The view from my window is an English view. Green, even in mid-winter, as the morning frost fades. The grass that once attempted to be a lawn sits in rough clumps. The shrubs are bare and seem brown, but even the dull branches of the lilac reveal pinks, ochres, khakis and blues. The subtle shades of a British winter. And today I notice that beneath them the first snowdrops are pushing through. The ‘green fuse that drives the flower’ is on the move. Yesterday there was nothing; today the unstoppable force of spring, waking up the near-dormant winter.
A magpie alights on the small apple tree and comically nearly overbalances, its long black tail pendulum-ing itself upright. In the scraggy hawthorn hedge, small flocks of finches – linnets, goldfinches, chaffinches – chatter by. I learned recently that birds have different seasons and that for them it is already spring. Their instincts are all directed towards pairing and breeding. So while we are stuck in January, they are already leaving winter behind and already flying towards the lighter days.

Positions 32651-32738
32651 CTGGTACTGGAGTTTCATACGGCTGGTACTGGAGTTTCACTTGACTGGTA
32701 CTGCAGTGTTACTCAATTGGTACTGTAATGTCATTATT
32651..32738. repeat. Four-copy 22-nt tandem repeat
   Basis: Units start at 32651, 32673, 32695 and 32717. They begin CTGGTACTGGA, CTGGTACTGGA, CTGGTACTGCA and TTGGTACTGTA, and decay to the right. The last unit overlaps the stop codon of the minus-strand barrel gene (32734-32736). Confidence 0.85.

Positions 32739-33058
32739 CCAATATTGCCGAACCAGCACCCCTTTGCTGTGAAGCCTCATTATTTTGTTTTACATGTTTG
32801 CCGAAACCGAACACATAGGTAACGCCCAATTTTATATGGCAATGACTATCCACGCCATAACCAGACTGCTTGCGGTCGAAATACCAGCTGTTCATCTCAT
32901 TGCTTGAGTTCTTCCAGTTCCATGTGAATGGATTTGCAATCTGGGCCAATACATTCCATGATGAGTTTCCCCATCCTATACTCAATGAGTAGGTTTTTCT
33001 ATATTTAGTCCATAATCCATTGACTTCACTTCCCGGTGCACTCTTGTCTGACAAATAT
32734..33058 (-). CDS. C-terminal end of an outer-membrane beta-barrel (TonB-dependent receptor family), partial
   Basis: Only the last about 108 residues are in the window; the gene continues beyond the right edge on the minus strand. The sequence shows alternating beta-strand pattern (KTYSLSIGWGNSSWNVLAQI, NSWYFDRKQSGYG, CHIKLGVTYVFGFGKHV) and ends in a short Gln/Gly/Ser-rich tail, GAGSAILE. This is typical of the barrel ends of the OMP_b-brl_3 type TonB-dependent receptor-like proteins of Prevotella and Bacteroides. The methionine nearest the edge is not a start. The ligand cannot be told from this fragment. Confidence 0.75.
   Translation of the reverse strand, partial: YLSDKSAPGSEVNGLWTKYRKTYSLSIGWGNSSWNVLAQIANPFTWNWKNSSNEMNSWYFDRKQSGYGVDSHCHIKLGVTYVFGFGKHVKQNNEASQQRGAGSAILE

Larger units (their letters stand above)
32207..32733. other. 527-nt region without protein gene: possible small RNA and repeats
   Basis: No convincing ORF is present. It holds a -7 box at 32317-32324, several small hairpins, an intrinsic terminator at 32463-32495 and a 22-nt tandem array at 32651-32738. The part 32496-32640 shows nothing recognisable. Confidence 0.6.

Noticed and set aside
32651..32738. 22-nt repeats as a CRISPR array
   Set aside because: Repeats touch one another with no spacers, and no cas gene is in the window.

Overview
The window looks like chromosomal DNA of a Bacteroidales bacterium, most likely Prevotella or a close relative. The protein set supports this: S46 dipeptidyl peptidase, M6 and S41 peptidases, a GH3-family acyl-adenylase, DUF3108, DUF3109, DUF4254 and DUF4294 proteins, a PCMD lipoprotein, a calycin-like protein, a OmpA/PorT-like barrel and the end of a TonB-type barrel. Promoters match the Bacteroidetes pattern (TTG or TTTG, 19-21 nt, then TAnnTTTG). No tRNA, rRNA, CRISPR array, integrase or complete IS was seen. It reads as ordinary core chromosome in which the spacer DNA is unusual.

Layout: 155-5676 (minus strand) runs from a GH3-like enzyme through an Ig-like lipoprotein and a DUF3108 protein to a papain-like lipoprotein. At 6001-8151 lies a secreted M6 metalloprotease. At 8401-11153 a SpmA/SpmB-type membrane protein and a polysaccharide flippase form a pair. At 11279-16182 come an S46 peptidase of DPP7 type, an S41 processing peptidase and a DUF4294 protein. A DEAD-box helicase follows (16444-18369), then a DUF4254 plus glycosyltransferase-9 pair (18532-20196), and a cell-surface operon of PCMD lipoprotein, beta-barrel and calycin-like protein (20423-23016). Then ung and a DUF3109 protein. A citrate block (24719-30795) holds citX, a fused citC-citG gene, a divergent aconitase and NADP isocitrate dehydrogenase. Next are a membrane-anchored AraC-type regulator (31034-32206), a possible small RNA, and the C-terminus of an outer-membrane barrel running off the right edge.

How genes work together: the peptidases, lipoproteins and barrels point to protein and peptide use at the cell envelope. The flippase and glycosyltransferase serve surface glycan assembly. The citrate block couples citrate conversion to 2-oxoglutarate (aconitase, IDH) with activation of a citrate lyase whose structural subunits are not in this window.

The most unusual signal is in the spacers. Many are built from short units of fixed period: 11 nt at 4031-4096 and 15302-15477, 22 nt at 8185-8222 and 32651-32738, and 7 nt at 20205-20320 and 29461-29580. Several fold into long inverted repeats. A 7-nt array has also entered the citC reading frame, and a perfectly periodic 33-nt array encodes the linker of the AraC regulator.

the magpie’s long black tail pendulum-ing itself upright.
At the fence, two lime trees rise up, sturdy trunks branching ever finer into delicate filigree that sweeps the cold sky.
Beyond is the field, where my Shetland ewes are enjoying the sun as it begins to percolate through their fleeces. They settle down in a comfortable plush circle, chewing and dozing. All last week they had their heads down, leaning into the shed walls to shelter from relentless wind and rain. But today it is sunny and still – still winter.
© Laura Parker